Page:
I hate that I feel this way.
It’s a feeling that I try hard to shake — the feeling of “not good enough.”
Take the word “good” in that last line, and it could easily be “brave” or “strong” or “smart.”
I don’t feel good enough most of the time.
I don’t think I could explain it to you, although I’m going to try.
First, I need to ask, “Good enough for whom?”
I think I’ll just evade the question and look for a new one.
That question makes me put my head down.
It leaves me with an answer that’s safer if it’s locked away where no one can see it.
The answer is “good enough for me,” of course.
It’s the answer I shy away from because I don’t want to admit that I know it, that I’m plagued by it.
If I tell you it’s to be good enough for my friends, or my family, or that stranger I helped on the street — well, that would be a lie.
But attaching my worth to what others say is easier. It’s safer.
Generating my own idea of self-worth is terrifying and fraught with consequences.
If I have to create the measure which I meet or fall short of, then only I am to blame.
So I shove it off on others.
I take what they tell me, and I measure myself against their standards.
It doesn’t matter if I agree with them or not. It doesn’t matter if it’s not close to identifying who I really am. It doesn’t matter.
And when nothing matters, anything goes.
I tried something new the other day.
It’s based on positive thinking. It’s something I thought couldn’t be nearly as effective as anxiously planning every single detail of my life.
The first twenty-five years of my life were meticulously planned.
I achieved some things, but I wasn’t living. The tension in my neck and shoulders never went away. The negative self-talk etched jagged lines down my back.
I never told myself I wanted to be a drill sergeant, but I had spent my whole life training to be one.
Until, one day, I tried saying nice things to myself.
What a joke, I thought.
And there I went again — my first thought, a negative one.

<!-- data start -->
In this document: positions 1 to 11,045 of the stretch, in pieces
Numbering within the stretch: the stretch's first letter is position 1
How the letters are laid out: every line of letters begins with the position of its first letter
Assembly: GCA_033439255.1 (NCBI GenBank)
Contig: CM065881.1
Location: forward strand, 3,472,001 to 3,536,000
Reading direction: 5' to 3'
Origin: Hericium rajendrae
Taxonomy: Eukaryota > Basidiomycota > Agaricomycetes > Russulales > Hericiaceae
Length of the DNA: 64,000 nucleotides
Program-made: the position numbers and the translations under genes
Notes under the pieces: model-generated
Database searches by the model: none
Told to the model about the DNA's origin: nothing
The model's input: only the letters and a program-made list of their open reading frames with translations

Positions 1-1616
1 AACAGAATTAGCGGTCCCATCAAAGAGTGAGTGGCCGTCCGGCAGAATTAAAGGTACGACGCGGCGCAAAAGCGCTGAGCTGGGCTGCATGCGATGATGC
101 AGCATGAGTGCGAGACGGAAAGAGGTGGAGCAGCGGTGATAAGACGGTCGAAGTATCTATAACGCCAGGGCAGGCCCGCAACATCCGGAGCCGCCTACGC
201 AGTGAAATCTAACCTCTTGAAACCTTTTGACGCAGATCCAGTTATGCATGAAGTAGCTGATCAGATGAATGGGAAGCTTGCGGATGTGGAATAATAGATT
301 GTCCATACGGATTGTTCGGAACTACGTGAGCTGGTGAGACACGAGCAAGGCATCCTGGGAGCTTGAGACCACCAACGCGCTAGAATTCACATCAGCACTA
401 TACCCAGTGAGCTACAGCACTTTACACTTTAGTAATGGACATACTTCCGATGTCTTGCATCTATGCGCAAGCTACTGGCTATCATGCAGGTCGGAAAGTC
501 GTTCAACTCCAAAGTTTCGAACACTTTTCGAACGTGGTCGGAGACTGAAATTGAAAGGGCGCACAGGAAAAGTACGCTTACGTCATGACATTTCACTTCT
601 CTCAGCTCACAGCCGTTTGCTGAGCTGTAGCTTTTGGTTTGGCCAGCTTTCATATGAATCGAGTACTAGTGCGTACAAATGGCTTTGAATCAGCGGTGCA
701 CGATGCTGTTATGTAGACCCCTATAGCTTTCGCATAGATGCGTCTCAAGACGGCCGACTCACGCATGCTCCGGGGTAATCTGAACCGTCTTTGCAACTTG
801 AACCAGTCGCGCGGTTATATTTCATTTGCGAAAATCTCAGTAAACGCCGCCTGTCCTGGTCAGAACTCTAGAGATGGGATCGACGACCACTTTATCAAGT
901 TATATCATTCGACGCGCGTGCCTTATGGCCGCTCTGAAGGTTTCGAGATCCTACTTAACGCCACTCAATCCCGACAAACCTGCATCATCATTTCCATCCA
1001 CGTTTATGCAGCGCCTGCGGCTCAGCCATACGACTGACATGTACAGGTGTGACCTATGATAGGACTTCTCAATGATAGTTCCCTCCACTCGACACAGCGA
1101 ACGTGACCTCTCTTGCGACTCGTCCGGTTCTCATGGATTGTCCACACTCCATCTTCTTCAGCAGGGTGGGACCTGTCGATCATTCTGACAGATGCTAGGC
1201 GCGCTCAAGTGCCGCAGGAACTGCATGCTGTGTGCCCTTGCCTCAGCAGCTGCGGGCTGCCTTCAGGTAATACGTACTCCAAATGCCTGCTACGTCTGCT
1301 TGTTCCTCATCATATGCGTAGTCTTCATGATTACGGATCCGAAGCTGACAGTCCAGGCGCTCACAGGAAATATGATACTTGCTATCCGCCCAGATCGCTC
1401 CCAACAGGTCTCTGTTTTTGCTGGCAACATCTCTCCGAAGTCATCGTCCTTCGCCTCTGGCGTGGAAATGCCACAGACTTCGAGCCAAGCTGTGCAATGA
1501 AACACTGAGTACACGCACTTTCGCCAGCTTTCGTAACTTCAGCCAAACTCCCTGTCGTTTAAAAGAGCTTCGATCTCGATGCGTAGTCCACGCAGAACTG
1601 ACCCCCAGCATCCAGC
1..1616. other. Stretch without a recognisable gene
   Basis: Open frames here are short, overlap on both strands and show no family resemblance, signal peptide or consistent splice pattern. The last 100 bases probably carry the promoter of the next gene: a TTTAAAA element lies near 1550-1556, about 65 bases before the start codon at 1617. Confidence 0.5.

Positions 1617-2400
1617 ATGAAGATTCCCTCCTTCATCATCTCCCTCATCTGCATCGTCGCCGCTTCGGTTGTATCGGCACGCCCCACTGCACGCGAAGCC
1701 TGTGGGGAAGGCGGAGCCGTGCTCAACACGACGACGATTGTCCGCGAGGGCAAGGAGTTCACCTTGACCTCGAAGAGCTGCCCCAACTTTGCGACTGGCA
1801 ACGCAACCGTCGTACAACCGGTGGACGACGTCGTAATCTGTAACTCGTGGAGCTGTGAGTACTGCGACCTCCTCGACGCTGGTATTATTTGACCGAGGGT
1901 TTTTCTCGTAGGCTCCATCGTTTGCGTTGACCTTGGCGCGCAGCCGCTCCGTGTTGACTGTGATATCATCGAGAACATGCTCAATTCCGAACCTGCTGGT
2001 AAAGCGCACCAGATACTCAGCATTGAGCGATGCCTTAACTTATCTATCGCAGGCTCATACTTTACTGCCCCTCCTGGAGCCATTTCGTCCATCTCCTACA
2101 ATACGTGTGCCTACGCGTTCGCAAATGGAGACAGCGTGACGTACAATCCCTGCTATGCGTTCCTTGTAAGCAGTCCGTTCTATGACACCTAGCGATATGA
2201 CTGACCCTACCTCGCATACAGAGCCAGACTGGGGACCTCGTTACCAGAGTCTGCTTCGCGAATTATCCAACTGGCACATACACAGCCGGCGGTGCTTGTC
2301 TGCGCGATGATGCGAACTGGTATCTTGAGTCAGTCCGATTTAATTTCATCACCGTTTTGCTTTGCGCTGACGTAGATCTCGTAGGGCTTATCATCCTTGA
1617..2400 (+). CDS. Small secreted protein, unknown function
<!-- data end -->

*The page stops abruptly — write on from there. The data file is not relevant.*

Then I took a deep breath.
I looked in the mirror — the same one where I have spent countless ruminating hours — and said, “You are confident. You are capable. You are likable.”
I was the one-man star in my own tragic comedy.
That idea made me smile, it created some light.
And I carried that little spark of an idea with me throughout the day.
Instead of planning my day, I said nice things to myself.
Instead of fixating on the past, I said nice things to myself.
It made me smile to think how ridiculous I must look.
But then I noticed someone was smiling at me as she walked by. That made me smile even more.
My thoughts had tricked me into acting in a way I hadn’t predicted. That changed my actions, which then changed my environment.
How could something so simple be so amazing?
A simple reminder to say nice things to me.
It’s what parents teach their children but forget to teach themselves.
And the kids grow up to be there for others but torment the face in the mirror.
It’s not so preposterous when you think about how it happens.
As a result, to measure if I was “good enough,” I learned to use others as my reference point.
I had no point of reference for who I was as a person.
And now that I have one, I can only compare who I am to myself.
That means one of us has to be “good” if the others are not “good enough.”
Jordan Brown is a social worker making mental health accessible and he coaches click here to learn more